Much has been made in recent years of the inequality in South African society, with many pundits citing the calculations of the Gini coefficient as irrefutable proof that we are the most unequal society on earth. And, of course, politicians have adopted the word to signal all that is wrong in South Africa, with their usual empty promises to tackle the issue.
But here’s the thing: in the same way that the presence of pus in an open wound is merely a visible sign of an underlying infection, so is inequality not the “thing” that politicians and the chattering classes make it out to be. It is, rather, merely a visible sign of a much deeper problem. And that problem is unemployment.
Simply put, if you get rid of unemployment you will also go a long way to getting rid of inequality. Because if the entire working population of the country has meaningful jobs they will have the wealth ~ however little that may be ~ to spend their way up the socio-economic ladder. So instead of a society where there are relatively few “haves” (who have an awful lot) and many, many “have-nots” (who have absolutely nothing), you will have a society with many more “haves” and relatively fewer “have-nots”.
So addressing unemployment is the key (and it is for a whole number of reasons apart from the inequality). Tito Mboweni knows this. Lesetja Kganyago knows this. And just about every economist, banker and industrialist knows this. And, even a few politicians know this. It’s only the socialists, communists, trade unionists and the rabble-rousers of the EFF and the ANC who seem not to grasp the idea.
At this point it’s probably worth pointing out that there’s a difference between a paying job and what the government proudly punts as a “work opportunity”. You have a job when you sell your labour to somebody or some organisation that uses that labour in the production of something, or performance of some service, that generates income upon the sale of that something or service.
You have a work opportunity when you are employed by the state and your efforts are rewarded with a payment made from monies collected from taxpayers. Because these are not revenue-generating (as in profit-making) activities the state must rely on the compliance of taxpayers to cough up the funds to keep these workers in their positions. Such workers may be seen in their thousands in their orange overalls emblazoned with the letters EPWP across their shoulders skoffeling ditches or cutting grass on the roadside.
(As an aside, it is worth observing that the government would argue that because such workers use the monies they receive to buy goods and services they are contributing to the overall GDP through their consumer spending and this is indeed true, in the same way that the 17-odd million recipients of social grants contribute to the GDP every time they spend their grants on food, clothing, rent, transport etc.)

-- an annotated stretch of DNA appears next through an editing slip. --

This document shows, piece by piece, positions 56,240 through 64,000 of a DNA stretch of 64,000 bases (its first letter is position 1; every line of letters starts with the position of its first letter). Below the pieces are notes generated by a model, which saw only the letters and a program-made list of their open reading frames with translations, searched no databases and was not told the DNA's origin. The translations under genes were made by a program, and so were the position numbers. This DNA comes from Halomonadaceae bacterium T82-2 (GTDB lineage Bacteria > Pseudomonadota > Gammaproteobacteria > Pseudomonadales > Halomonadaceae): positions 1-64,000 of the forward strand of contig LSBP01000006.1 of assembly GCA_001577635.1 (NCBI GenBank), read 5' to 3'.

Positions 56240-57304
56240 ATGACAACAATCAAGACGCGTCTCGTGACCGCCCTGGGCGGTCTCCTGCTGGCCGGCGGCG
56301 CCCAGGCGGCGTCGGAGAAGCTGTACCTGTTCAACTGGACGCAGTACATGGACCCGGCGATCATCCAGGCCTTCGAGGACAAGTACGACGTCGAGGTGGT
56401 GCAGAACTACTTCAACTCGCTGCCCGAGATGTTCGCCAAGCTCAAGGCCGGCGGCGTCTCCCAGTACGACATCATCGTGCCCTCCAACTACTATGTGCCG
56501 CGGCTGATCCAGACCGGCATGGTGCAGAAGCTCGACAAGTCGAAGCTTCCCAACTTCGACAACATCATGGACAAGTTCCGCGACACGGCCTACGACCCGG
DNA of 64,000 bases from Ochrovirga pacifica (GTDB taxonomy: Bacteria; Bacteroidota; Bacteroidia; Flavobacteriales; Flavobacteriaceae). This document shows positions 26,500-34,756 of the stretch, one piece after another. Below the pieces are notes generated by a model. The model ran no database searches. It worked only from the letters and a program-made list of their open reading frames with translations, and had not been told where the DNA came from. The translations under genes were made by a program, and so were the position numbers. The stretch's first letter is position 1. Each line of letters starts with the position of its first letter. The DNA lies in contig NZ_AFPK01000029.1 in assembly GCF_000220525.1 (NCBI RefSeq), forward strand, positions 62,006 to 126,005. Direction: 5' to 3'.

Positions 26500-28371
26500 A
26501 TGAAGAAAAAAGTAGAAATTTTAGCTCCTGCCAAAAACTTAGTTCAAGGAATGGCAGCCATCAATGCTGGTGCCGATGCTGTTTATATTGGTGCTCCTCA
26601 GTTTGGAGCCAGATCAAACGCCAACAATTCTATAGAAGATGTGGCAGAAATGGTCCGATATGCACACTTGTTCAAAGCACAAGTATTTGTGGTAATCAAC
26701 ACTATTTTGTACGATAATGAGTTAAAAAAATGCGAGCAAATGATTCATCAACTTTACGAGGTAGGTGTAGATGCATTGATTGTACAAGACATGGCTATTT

No, it’s proper jobs we need, and lots of them. And far be it from us to pooh-pooh President Ramaphosa’s dream of a whole new Fourth Industrial Revolution megacity and a brand new multi-billion rand high-speed rail line to Durban, but if he wants to create jobs ~ fast ~ there are a couple of low-hanging fruits available to him ~ that don’t even involve Chinese investors.
- Firstly, go all-out to encourage tourism. We have a vast underutilised resource here. Beauty spots abound in our country, hotels and lodges have many empty bed-nights, our food is generally far better than we give ourselves credit for, our drink is ridiculously cheap (and damned good) by international standards, and our serving staff are as sunny, welcoming and efficient as anywhere else in the world. The government’s sole contribution to this initiative could be accomplished at the stroke of a pen, simply by scrapping its visa laws, which are simply a bureaucratic impediment to free movement of people.
- Secondly, build things and rehabilitate stuff that’s already there but which is falling, or has fallen, apart. If the government did nothing more than rehabilitate the rail network, reopening now-abandoned routes (even leasing routes to private operators), investing in modern signalling infrastructure and reliable rolling stock, refurbishing old stations and opening new ones, it would enable the cheap, quick and efficient transportation of millions of tons of goods and thousands of commuters and long-distance passengers. And in the process all this activity will generate the necessary demand for a whole raft of additional activity. Gravel for track ballast, concrete for sleepers, steel for rails, wheels and rolling stock, cable for power and so on.
- And then there’s the renewable energy sector.
What a stimulus for the economy these three sectors could be! What a stimulus for job creation! And what an effect that would have on our unequal society!